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NCJRS Abstract

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NCJ Number: 90634 Find in a Library
Title: Legislating a Remedy for the Fourth Amendment
Journal: South Texas Law Journal  Volume:23  Issue:3  Dated:(1982)  Pages:584-631
Author(s): R R Rader
Date Published: 1982
Page Count: 48
Format: Article
Language: English
Country: United States of America
Annotation: The exclusionary rule is a rule of evidence rather than a mandate of the Constitution, and Congress may become increasingly likely to replace it with a more appropriate means of dealing with illegal searches and seizures.
Abstract: The express provisions of the Fourth Amendment give direct support for only a few conclusions about enforcement of its standards for searches and do not mandate the exclusionary rule. In addition, the historical context and origins of the amendment do not indicate an intention of an evidentiary suppression rule to protect against unreasonable searches. If Congress provided a superior alternative remedy, Supreme Court decisions indicate that this remedy would be able to replace or supplement the exclusionary rule. In fact, the Chief Justice overtly invited Congress to legislate an alternative remedy to the Fourth Amendment. As a result, six bills have been introduced in the Senate and six in the House of Representatives of the 97th Congress. The bills fall into three categories. Good faith bills permit the admission of evidence if the search or seizure occurred in good faith belief that it conformed to the Fourth Amendment. The substantiality test bills permit evidence unless the court finds an intentional or substantial violation of the Constitution. The third category of bills would eliminate the exclusionary rule and replace it with the common law rule that reliable and relevant evidence is admissible in court regardless of the means by which it was acquired. These bills are the most effective in eliminating all the costs of the exclusionary rule while also providing adequate safeguards that the fourth amendment will be scrupulously upheld. When the misconceptions surrounding the exclusionary rule are eliminated, Congress will reform or replace it. A total of 211 reference notes are provided.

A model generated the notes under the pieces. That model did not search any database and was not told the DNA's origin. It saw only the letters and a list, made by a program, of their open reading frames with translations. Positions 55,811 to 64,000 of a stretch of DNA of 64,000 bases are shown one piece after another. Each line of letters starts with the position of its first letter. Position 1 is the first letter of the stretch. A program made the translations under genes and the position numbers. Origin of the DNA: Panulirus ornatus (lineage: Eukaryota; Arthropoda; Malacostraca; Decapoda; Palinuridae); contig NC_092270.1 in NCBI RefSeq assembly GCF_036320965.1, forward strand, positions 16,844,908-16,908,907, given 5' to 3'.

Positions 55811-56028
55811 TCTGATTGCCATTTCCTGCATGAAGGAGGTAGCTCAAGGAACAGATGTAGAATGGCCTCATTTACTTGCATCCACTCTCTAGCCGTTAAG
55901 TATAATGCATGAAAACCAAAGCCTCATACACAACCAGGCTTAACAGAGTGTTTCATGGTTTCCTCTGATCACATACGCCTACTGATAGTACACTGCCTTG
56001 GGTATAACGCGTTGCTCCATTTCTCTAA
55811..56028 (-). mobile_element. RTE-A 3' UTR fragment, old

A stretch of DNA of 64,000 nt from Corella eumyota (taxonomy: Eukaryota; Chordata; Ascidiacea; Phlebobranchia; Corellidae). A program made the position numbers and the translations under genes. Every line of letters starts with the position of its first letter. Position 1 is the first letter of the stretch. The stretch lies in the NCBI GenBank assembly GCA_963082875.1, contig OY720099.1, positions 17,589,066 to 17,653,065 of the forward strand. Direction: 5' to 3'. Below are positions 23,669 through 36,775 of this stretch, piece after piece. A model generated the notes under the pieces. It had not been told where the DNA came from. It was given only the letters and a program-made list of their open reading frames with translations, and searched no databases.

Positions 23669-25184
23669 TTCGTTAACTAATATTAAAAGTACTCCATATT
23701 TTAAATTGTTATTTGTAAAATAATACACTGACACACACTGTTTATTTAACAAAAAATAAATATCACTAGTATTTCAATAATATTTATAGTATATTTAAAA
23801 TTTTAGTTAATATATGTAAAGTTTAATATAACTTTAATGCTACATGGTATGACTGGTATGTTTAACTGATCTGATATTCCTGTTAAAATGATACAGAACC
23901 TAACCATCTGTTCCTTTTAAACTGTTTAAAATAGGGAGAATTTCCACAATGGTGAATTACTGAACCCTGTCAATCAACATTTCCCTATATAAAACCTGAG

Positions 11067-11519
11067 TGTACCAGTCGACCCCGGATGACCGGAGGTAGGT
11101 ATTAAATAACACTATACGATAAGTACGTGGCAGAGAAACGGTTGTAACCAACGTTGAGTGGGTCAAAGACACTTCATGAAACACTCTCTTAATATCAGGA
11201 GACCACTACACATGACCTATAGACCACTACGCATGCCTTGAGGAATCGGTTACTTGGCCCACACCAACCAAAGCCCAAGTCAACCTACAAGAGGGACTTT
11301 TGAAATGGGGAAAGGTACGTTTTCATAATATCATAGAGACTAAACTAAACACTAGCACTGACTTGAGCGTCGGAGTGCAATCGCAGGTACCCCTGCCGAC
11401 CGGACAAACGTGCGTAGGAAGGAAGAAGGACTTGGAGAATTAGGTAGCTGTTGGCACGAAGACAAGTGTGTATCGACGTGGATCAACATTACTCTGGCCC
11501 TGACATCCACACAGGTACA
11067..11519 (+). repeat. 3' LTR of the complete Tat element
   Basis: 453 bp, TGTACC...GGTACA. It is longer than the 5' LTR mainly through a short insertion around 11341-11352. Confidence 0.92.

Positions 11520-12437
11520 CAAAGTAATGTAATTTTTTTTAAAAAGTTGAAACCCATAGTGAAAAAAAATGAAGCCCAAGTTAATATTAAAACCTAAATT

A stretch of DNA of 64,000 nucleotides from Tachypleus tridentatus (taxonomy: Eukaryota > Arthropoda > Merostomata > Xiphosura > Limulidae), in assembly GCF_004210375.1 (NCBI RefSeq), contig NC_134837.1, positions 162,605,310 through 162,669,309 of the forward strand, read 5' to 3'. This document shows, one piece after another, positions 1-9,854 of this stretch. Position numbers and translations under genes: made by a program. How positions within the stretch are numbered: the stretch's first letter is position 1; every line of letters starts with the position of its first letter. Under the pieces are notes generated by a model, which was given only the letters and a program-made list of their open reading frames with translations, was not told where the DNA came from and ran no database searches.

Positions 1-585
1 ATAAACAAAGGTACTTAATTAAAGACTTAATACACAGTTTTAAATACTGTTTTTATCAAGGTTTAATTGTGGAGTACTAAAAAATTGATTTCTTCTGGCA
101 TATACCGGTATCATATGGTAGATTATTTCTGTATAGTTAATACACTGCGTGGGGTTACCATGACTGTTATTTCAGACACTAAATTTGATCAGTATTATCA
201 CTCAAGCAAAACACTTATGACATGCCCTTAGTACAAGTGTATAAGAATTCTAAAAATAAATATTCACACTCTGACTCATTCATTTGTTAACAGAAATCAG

Index Term(s): Exclusionary rule; Right of privacy
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